It wasn’t rain of course, and we all knew that, but, in that sort of watercolor painting sort of way, it did look vaguely like rain. At first anyhow.
The phenomenon, later called The Blurring, was first noticed by truckers and ranchers off on the horizon of those big, square states in the middle: Nebraska, Wyoming, the Dakotas, and later in Idaho, parts of Colorado, Texas and so on. Off on the horizon it looked like the gray, streaky haze of rain reaching down from the sky. For the first few weeks no one gave it much thought until it was noticed that, in places not necessarily known for a lot of rain, there always seemed to be a storm off in the distance. And always, it would seem, in the distance.
Ultimately it was discover – not explained, as there really is no explanation - that the phenomenon was not rain but a sort of unraveling of areas of the world that were uninhabited. Scientists have neither explanation nor even theories; as far as anyone can tell it is simply a result of subjective reality. That is to say: in that there’s no one there to contemplate these places, to hold them in active memory as it were, they simply have started to fade. Again, there’s no logic, no scientific reason or even leading theories as to how this could happen or, since the world has of course been vacant of human minds for nearly its entire history, why it would start happening now.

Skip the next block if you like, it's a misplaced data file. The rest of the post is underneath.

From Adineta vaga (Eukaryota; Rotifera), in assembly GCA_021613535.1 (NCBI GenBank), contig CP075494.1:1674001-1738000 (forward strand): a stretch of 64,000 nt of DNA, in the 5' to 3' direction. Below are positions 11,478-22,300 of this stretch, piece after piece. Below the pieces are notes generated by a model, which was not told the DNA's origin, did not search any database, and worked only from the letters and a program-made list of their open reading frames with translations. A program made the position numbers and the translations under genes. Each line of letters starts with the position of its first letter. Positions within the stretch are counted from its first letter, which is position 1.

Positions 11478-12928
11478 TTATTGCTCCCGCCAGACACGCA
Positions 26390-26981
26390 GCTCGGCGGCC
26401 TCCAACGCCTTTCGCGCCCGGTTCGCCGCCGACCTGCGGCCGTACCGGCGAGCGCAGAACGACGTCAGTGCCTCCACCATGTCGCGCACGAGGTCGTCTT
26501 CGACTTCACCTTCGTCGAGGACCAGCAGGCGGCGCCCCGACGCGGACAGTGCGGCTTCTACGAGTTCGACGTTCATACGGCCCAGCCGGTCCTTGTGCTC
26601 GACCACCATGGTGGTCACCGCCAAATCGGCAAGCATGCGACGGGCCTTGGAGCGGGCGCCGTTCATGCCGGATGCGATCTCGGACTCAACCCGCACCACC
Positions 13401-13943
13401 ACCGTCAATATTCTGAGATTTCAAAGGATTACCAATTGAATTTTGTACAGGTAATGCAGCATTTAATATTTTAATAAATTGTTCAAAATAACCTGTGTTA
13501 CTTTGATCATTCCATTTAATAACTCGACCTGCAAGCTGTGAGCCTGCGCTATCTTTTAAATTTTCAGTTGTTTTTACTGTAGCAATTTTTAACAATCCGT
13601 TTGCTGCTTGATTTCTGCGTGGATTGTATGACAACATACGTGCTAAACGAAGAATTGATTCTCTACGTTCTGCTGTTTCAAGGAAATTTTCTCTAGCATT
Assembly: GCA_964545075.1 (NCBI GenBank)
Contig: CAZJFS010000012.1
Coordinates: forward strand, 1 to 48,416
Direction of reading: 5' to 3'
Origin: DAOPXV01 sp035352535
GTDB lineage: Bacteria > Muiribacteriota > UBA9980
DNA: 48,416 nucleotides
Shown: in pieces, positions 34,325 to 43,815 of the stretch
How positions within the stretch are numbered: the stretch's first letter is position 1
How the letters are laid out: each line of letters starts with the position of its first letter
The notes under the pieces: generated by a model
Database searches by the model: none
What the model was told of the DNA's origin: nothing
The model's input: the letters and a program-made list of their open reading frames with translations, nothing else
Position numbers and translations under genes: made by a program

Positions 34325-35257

And still, from a distance, it looks vaguely like rain.